Details for: Yuhup
Language:
Yuhup
Alternative names:
Makú-Yahup, Yahup, Yahup Makú, Yëhup
Dialect of:
People:
Yuhup
Genetic affiliation:
Maku
Region:
Amazonas, Vaupés River tributary. Also in Colombia
Latitude:
0
Longtitude:
0
Number of speakers:
360 (as of 1995)
Quote:
Limited intelligibility with Hupdë. Ruhlen and others classify it as related to Puinave].
- NB. Yuhup of the Amazonas is very distinct from that of Columbia (according to Botma, pc 2010)
Syllable types:
CV, CVC, VC, CVCC, VCC. Botma concludes that the syll template is restricted to CV(V)
Ambisyllabicity:
Restrictions on single onsets:
Restrictions on onset clusters:
Restrictions on single codas:
none
Restrictions on coda clusters:
/CVjC/
Voiced-voiceless stop contrast:
no
Nasal contrast on consonants:
yes
Nasal-voiced stop contrast:
no
Nasal-voiced stop contrast restrictions:
Voiced non-cont segments surface in oral morphs as pre-nas stops [mb, nd, Ng] in initial position and postnas [bm, dn, gN] in final position. Underlyingly /m,n, N/.
Nasal-voiceless stop contrast:
yes
Nasal-voiceless stop contrast restrictions:
Nasal-oral vowel contrast:
no
Nasal-oral vowel contrast restrictions:
Nasal assimilation:
no
Directionality:
Trigger segments class:
Trigger segments list:
Conditions on trigger segments:
No NC clusters
Target segments class:
Target segments list:
Conditions on target segments:
No NC clusters
Nasal harmony:
yes
Domain of spreading:
morpheme
Directionality:
bi-directional
Valence:
unary
Trigger segments class:
nasal morphemes
Trigger segments list:
all
Conditions on trigger segments:
Target segments class:
sonorants, laryngeals
Target segments list:
m, n, ŋ, w, j, ʔ, h, vowels
Conditions on target segments:
Transparent segments class:
supralaryngeal obstruents
Transparent segments list:
p, t, k, tʃ
Blockers class:
-
Blockers list:
none
Prenasalization of blockers:
no
Postnasalization of blockers:
no
Nasal morphemes:
yes
Commutation level:
morpheme
Spreading source:
Floating nasal:
unknown
Stylistic conditions:
other
Adjacency conditions:
Contour segments:
yes
Source of contour segments:
spreading of nasality
Examples of contour segments:
mb, gN
Comments:
- Nasality must be specified on syllabic and subsyllabic levels.(Botma, Strength Relations in Phono)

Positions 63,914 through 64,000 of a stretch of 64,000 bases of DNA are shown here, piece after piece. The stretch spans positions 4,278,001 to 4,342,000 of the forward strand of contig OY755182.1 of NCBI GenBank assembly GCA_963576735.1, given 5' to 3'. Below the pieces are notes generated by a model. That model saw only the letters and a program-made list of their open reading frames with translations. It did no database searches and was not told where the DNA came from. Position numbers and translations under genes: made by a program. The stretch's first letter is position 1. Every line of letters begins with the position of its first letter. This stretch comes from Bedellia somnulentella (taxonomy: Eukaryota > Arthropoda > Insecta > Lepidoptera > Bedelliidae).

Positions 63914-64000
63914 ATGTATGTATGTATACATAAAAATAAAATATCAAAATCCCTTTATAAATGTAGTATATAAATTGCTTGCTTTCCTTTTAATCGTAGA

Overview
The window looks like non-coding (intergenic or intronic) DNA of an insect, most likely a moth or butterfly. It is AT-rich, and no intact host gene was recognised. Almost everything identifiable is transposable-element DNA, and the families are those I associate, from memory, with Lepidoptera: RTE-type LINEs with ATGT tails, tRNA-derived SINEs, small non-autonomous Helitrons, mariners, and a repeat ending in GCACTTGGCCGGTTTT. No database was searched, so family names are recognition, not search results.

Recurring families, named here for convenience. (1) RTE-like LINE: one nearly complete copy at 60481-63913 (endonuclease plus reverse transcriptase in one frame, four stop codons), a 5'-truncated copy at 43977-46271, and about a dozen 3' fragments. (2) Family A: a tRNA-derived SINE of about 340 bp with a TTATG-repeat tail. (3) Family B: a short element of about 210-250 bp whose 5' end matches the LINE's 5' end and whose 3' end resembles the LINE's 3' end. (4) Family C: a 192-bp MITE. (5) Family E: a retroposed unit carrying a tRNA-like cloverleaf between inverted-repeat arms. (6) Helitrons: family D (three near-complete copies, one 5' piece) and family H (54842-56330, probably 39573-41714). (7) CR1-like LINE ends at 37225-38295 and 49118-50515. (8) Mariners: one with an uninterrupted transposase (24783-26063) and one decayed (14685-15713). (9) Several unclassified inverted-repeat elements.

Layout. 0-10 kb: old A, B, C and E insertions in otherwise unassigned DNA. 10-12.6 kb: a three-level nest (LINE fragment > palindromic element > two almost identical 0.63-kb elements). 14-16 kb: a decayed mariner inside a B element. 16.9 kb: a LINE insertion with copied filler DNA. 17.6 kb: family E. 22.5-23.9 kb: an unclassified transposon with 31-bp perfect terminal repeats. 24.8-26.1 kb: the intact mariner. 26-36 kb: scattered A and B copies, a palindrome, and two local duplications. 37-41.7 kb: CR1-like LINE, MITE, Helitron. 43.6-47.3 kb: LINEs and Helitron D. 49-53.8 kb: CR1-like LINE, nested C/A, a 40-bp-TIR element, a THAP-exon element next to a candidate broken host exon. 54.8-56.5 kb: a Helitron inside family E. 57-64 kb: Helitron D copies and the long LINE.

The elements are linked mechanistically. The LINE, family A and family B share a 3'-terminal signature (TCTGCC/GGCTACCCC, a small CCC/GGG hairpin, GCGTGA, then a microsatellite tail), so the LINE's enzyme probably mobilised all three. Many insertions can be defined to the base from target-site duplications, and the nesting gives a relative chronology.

- Tucano-type harmony. (Botma, PhD dissertation)
Consonant examples:
Oral vowel examples:
Nasal vowel examples:
Stress rule(s):
Falls on the last stem syll of a word (suffixes generally excluded).Vowels often lengthen under main stress.
Stress source(s):
L&P1999:332; Walker 'Prosodic Morphology and a Case of Augmentation'
Remarks:

The nasal roots contain a nasal morpheme, e.g. in the form of a floating feature [nasal]), which links to all nasalizable segments. This includes all voiced sounds or perhaps all sonorants, depending on one's analysis of nasal contours, and on one's assumptions regarding the nasalizability of laryngeals. Voiceless sounds (or, depending on one's analysis, all obstruents) are transparent to nasalization, which explains their occurrence in both oral and nasal roots.

However, the problem with an analysis in terms of morpheme-level nasality is that it fails to account for (6). It is this property that makes Yuhup different from other "transparent" nasal harmony patterns. In my earlier attempt (Botma 2004, in the Leiden Working Papers volume) I tried to relate (6) to syllable structure, but on closer inspection this doesn't seem to be a very good analysis (for reasons given in Botma 2009, in the Strength Relations volume). There I suggest an alternative and possibly better approach: that the nasals are in fact underlyingly present, and denasalize under certain specific circumstances. (In fact, I wouldn't blame you if you decided not to cite the 2004 paper in your database!)

- Botma, pc. 2010
Data provided by:
Affiliation:
Email:
Data based on acoustic evidence:
Data tested in laboratory:
Data collected:
Primary source(s):
Secondary source(s):
Comments: